Just like I can love some of Kanye West’s early music but not like him as a person, you can love a close friend but not want to consume what they create.
If you want more active readers and feedback, join writing groups.
When you’re looking for feedback on your writing and not getting any from friends, why not try joining online writing groups? You can find tons of them on Facebook or LinkedIn. Ask about them to writers you follow and see if they have one of their own or know any good options.
The only thing with writing groups is you have to give and not just take. It’s a community. If you want people to read your writing and give feedback, you’ll need to read the work of other members to help them out — be ready to genuinely give of your time and energy.
Let’s say, though, you’re lucky enough to have several good friends who’ll read your work and give feedback. First of all, congratulations. That’s difficult to come by and you should be forever grateful to them. You can think of these friends as your “Circle of trust.” If they’re open and brutally honest, you will grow as a writer and artist.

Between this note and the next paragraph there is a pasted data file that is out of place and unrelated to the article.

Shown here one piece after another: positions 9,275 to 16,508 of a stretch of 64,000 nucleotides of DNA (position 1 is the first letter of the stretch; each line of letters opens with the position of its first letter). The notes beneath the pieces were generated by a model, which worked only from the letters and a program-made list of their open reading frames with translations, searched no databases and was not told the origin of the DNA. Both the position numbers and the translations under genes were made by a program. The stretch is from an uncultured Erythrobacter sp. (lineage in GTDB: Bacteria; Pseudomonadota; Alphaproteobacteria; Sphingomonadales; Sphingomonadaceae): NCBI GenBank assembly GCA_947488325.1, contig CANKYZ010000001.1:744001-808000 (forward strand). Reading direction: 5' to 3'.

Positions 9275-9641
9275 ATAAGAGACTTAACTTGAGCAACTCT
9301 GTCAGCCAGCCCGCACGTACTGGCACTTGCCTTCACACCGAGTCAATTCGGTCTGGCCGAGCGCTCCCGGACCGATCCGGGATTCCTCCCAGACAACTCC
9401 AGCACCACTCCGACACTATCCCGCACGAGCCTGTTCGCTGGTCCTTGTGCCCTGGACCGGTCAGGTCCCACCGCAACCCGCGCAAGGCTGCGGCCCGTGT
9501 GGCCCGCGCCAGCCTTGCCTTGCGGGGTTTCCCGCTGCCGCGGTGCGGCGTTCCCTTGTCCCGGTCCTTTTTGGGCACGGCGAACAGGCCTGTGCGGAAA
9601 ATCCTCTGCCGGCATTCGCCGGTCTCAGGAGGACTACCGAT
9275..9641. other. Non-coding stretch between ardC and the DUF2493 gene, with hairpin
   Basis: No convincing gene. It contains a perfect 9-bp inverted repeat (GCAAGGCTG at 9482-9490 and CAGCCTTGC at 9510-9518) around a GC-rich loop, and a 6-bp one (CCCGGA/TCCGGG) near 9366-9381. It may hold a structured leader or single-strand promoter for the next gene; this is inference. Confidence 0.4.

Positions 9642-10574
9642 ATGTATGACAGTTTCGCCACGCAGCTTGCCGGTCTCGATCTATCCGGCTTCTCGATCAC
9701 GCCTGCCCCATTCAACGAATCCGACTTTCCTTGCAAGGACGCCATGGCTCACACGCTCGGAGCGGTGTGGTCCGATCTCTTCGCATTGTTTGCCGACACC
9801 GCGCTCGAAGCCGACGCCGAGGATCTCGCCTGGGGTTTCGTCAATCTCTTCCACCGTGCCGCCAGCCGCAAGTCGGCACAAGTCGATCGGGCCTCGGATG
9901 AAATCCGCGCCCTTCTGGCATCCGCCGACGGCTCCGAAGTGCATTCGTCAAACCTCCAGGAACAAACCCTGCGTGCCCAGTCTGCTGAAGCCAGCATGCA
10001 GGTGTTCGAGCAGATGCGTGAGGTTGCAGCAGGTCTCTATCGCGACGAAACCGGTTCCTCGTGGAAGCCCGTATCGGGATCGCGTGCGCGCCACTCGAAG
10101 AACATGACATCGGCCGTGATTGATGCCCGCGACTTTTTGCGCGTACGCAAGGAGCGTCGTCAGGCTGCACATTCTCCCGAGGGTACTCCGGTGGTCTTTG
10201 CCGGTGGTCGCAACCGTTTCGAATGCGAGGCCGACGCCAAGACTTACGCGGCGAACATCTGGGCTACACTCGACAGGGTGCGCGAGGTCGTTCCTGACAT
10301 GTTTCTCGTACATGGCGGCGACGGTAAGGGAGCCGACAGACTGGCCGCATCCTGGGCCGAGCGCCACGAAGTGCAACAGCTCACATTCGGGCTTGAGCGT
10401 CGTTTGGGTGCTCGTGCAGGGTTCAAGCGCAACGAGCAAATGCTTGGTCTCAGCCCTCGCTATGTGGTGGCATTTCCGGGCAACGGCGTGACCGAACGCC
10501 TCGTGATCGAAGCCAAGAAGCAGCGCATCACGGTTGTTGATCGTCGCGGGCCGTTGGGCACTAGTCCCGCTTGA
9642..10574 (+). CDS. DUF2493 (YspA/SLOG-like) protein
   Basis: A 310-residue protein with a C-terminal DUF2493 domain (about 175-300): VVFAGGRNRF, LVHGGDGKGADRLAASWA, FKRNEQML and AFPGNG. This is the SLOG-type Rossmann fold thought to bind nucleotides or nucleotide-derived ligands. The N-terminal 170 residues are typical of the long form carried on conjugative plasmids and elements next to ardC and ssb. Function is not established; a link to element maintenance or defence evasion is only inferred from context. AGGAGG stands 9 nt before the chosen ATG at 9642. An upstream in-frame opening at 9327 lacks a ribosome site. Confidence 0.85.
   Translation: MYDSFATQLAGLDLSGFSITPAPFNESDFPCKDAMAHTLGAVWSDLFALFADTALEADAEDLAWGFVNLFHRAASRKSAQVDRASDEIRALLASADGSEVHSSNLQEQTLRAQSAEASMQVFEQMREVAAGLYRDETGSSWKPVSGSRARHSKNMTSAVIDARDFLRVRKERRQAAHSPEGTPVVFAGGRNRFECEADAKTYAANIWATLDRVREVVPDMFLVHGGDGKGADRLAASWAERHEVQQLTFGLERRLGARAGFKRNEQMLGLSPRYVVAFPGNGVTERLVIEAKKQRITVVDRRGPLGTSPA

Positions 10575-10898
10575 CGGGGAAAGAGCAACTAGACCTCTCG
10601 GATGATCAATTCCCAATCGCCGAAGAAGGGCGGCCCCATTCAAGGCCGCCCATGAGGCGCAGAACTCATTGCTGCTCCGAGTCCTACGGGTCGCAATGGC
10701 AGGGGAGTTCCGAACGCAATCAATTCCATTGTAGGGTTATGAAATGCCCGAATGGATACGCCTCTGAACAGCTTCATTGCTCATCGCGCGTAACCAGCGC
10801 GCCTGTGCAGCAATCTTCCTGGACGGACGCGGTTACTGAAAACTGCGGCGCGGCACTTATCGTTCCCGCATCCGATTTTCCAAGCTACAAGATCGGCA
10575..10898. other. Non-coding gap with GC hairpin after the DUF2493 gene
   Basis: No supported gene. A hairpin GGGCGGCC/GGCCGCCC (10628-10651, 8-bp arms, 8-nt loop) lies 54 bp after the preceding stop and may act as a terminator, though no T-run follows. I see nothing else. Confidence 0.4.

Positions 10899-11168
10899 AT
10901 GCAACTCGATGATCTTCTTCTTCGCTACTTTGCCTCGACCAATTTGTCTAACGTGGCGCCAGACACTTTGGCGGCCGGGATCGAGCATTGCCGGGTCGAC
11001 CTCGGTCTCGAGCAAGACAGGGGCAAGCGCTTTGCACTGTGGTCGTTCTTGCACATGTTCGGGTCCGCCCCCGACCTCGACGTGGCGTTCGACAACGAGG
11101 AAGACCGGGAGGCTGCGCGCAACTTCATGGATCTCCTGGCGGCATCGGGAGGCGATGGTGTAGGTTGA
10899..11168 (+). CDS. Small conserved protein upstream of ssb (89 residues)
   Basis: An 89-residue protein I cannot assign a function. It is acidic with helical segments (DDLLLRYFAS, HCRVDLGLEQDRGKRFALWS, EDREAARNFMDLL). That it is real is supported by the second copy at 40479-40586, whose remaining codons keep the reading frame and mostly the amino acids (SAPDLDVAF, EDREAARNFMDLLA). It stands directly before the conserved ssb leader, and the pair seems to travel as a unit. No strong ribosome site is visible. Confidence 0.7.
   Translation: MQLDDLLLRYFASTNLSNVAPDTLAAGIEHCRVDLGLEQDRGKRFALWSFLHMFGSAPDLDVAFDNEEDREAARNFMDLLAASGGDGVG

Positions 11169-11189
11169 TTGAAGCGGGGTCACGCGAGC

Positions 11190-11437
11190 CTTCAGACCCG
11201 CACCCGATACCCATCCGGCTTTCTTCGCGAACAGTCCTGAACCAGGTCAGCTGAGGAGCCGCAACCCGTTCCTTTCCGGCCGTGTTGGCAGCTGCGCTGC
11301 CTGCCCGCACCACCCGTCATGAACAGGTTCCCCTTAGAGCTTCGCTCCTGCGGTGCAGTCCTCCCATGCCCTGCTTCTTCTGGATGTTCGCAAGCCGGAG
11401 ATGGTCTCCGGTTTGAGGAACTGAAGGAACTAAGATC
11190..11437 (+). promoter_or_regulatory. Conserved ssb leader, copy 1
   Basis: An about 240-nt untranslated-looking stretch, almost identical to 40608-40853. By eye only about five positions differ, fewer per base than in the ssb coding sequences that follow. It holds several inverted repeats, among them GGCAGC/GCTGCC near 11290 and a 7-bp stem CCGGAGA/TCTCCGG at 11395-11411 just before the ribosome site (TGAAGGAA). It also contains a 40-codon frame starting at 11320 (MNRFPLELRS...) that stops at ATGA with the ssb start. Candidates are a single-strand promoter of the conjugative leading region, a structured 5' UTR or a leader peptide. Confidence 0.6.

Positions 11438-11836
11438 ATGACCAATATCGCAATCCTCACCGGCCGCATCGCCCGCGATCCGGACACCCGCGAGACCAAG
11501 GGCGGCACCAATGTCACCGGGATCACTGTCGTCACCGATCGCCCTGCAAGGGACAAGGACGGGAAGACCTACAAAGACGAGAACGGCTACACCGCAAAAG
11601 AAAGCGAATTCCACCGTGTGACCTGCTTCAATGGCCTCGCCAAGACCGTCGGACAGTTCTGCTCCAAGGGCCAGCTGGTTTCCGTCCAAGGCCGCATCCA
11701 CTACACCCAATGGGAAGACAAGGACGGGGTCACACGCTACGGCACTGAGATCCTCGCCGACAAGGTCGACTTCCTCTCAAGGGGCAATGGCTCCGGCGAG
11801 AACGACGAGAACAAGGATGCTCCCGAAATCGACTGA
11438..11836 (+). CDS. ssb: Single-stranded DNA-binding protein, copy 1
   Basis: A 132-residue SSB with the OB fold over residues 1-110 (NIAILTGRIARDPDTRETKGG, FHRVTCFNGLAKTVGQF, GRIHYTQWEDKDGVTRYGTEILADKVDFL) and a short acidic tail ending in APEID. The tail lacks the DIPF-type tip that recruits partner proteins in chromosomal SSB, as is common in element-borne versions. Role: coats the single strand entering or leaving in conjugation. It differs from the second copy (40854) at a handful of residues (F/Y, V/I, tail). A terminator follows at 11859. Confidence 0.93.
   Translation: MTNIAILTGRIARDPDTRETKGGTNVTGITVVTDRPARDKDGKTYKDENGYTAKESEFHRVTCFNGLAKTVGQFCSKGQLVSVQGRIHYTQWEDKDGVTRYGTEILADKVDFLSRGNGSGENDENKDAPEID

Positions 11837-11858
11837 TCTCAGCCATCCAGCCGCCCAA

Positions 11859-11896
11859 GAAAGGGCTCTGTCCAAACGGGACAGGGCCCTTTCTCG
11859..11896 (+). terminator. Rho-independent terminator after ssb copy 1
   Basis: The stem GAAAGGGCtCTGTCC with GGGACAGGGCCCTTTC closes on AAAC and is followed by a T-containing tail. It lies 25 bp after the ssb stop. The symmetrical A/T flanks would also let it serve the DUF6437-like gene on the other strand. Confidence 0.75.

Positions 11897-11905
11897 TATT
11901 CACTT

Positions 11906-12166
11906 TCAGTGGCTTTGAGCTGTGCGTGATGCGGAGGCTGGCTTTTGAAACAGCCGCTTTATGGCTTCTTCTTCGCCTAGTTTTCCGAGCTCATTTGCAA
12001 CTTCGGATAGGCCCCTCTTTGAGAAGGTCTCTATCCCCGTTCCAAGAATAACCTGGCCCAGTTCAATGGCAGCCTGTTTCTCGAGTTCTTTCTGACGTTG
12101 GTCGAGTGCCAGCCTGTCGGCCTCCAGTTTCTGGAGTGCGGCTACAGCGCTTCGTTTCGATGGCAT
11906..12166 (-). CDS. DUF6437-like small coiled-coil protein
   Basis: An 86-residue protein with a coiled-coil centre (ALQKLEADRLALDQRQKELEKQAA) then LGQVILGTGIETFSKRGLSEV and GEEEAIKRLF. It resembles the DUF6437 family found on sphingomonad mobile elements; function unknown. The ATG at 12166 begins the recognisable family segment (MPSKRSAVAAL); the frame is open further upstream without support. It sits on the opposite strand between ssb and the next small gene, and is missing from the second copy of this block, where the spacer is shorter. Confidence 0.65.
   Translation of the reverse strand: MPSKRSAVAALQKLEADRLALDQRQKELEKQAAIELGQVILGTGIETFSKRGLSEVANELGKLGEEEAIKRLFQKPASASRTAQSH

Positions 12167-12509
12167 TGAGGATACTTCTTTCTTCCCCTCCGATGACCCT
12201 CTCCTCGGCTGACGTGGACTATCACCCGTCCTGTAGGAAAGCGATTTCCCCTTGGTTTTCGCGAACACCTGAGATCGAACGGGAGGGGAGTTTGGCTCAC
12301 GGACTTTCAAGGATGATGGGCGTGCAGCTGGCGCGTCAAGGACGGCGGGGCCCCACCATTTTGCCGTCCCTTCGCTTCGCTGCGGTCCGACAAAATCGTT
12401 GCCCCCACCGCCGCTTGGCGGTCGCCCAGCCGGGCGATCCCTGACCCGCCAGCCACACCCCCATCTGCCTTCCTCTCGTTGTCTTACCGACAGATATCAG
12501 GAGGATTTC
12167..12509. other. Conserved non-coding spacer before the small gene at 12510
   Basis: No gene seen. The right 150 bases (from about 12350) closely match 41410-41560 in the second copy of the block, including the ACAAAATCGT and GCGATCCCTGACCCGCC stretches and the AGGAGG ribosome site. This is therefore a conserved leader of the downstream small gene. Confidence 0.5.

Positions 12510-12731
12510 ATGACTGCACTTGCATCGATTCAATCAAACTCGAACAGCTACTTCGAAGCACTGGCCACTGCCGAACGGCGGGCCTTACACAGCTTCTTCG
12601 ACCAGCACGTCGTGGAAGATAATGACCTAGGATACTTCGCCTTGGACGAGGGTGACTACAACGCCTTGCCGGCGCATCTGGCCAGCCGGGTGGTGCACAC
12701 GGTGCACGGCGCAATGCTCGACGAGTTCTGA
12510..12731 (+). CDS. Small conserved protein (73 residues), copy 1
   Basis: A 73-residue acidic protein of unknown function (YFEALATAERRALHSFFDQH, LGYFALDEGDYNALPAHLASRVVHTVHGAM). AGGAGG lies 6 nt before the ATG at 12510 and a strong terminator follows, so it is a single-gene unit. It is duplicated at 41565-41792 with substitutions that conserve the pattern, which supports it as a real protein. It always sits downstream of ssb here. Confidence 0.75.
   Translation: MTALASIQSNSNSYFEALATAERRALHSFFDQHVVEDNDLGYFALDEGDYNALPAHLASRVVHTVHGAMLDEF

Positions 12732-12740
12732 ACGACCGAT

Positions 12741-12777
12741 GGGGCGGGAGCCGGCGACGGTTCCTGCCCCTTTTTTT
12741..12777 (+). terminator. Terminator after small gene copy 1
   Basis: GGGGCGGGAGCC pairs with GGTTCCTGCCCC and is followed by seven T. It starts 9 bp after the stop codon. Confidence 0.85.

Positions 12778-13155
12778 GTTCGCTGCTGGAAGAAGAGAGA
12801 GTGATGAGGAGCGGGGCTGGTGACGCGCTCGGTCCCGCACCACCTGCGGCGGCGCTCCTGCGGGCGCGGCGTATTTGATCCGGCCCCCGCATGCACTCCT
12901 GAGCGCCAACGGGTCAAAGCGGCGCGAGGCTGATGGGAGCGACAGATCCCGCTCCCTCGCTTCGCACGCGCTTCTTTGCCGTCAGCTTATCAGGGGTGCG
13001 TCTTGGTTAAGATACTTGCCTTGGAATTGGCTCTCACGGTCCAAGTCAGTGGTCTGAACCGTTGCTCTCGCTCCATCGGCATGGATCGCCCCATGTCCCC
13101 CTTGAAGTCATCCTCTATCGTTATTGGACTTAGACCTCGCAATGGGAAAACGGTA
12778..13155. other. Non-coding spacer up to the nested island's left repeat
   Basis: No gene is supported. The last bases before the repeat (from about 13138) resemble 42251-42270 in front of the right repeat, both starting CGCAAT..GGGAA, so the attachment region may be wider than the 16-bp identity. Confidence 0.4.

Having all of your friends read and comment on every single thing you make would be fantastic. Not all that realistic, if I’m being honest, and we shouldn’t expect it. Let people know what you do and tell them you’d love for them to check it out if they’re interested. That’s it. No expectations.
I think getting too disappointed more friends aren’t into your work is a waste of energy. Transfer that focus into getting better and attracting new fans you’ve never met. Making work for yourself and the people who love what you do, is what it’s really about.
Keep your close friends for good times and support when you need them the most.